Dislocations in semiconductors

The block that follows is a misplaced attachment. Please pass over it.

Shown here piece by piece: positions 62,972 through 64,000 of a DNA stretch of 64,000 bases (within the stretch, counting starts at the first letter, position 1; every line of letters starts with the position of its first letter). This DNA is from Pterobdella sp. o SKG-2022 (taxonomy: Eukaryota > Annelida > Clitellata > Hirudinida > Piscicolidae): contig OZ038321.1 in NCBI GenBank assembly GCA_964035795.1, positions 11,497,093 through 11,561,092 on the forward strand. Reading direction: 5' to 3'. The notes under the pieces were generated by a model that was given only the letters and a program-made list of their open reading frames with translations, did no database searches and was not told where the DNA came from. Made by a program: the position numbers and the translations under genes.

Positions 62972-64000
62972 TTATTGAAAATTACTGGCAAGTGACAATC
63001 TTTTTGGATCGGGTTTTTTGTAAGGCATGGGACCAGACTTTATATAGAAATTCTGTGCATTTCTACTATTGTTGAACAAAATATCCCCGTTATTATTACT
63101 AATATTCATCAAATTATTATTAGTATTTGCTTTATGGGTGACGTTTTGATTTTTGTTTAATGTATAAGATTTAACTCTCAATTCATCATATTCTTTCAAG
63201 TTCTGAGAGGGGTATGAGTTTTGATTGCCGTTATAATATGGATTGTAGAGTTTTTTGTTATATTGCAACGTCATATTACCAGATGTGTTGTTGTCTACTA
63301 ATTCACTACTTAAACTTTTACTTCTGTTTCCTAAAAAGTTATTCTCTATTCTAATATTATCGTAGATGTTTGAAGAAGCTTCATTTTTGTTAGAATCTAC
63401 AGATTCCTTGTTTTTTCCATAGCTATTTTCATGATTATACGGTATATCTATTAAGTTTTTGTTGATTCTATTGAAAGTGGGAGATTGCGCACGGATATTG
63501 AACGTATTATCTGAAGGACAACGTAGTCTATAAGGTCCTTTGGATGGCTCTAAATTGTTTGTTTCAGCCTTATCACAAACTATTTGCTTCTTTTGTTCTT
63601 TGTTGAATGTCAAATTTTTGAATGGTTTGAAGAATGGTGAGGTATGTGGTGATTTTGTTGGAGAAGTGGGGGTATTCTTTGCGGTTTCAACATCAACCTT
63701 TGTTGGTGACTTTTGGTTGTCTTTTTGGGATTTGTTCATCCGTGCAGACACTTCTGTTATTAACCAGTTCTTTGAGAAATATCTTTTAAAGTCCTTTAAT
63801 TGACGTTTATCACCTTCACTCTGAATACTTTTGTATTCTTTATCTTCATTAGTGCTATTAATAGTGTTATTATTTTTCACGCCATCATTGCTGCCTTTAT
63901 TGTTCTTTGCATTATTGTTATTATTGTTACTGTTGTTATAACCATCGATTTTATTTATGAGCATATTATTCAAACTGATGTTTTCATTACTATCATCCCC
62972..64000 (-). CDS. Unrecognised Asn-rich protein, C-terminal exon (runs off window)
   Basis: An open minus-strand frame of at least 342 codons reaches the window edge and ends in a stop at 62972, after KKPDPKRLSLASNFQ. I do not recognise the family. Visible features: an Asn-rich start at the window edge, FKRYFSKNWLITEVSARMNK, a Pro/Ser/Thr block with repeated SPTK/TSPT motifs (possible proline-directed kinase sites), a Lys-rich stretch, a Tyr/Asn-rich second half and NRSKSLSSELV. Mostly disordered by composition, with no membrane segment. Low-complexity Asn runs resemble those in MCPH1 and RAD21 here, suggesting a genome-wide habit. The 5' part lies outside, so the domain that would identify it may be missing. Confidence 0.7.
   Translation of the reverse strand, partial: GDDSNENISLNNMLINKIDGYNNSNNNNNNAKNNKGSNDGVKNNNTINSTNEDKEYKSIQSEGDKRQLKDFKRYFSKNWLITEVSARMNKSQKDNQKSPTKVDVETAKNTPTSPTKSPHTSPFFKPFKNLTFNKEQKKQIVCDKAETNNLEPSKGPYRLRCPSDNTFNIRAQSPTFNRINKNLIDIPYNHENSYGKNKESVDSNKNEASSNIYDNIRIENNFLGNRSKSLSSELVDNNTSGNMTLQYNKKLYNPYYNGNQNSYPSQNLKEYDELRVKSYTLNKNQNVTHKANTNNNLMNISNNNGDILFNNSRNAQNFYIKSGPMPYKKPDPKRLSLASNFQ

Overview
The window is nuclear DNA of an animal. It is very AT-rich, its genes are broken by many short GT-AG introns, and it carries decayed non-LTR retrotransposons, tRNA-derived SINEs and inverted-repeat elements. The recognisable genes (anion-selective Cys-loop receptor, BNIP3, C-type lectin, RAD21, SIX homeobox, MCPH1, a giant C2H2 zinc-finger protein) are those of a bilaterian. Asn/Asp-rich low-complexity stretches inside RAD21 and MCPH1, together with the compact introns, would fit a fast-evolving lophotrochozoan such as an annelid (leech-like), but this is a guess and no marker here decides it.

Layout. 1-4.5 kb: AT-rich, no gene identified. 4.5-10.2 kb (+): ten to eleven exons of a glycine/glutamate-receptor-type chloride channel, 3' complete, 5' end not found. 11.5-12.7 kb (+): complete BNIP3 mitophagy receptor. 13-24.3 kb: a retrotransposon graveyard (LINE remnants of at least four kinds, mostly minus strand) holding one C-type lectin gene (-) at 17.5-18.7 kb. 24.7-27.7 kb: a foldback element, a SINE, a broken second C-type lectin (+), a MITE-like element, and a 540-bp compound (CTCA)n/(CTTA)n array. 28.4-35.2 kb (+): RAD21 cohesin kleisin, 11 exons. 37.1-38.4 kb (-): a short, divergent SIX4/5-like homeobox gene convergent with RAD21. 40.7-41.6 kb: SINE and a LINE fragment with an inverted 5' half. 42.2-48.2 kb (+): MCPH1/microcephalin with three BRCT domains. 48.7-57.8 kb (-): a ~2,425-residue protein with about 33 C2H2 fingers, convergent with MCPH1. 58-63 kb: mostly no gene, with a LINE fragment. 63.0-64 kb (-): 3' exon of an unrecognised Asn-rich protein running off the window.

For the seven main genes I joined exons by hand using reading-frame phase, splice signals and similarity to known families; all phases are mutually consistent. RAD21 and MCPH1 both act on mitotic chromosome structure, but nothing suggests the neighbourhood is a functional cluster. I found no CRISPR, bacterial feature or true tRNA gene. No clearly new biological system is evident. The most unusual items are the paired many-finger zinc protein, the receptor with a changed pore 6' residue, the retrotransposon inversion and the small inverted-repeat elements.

A set of codes with 3D periodic boundary conditions has been developed to model dislocations in semiconductors. Several schemes have been used to investigate the atomic structure of dislocations; classical potentials incorporated in a Molecular Dynamics framework, a tightbinding k-space scheme and ab initio pseudopotential codes developed at Cambridge and Edinburgh. An error has been detected in previous work that modelled dislocations using periodic boundary conditions. It is demonstrated, for the 90° and 30° Shockley partials, that a mismatch at the periodic boundaries leads to erroneous atomic and particularly electronic structures. A new approach is proposed which through its geometry obviates this problem. The Stillinger Weber potential has been found to predict a completely new type of reconstruction for the 90° partial. Recent work by other authors confirms this and predicts significantly different results to earlier work. A thorough investigation has been made into the bonding processes involved in the core of the 90° partial. This study has involved reproducing much of the earlier work to understand why there has been such poor agreement between various authors. The reconstruction of the 90° partial is found to involve a symmetry lowering displacement intimately connected to its electronic structure. The band-gap is predicted to be clear of states, except for the possibility of shallow states at both band edges, which contradicts the findings of the most recent work on this partial by other authors. The interaction of phosphorous with the 90° partial has been studied using the tightbinding model. The Hamiltonian has been parameterised by comparing the predictions to an earlier ab initio cluster method study. Good qualitative agreement with the ab initio work is obtained, including the prediction of a strong dislocation locking effect by phosphorous. Preliminary studies on the unreconstructed 30° partial show that phosphorous is strongly bound to the three-fold coordinated sites resulting in no states in the indirect band-gap. The modelling of interstitial copper at the core of the 90° partial has been initiated. The ab initio codes have been used and new silicon and copper pseudopotentials tested. The first attempt to model copper located interstitially in the core was not successful and the reasons for this have been identified. However, it is evident from this investigation that the neutral copper strongly repels and does not form bonds with the surrounding silicon atoms. A review is given of two techniques that have been developed to obtain the thermally averaged structure and concentration of vacancies at dislocations, together with a preliminary investigation on the Frank partial.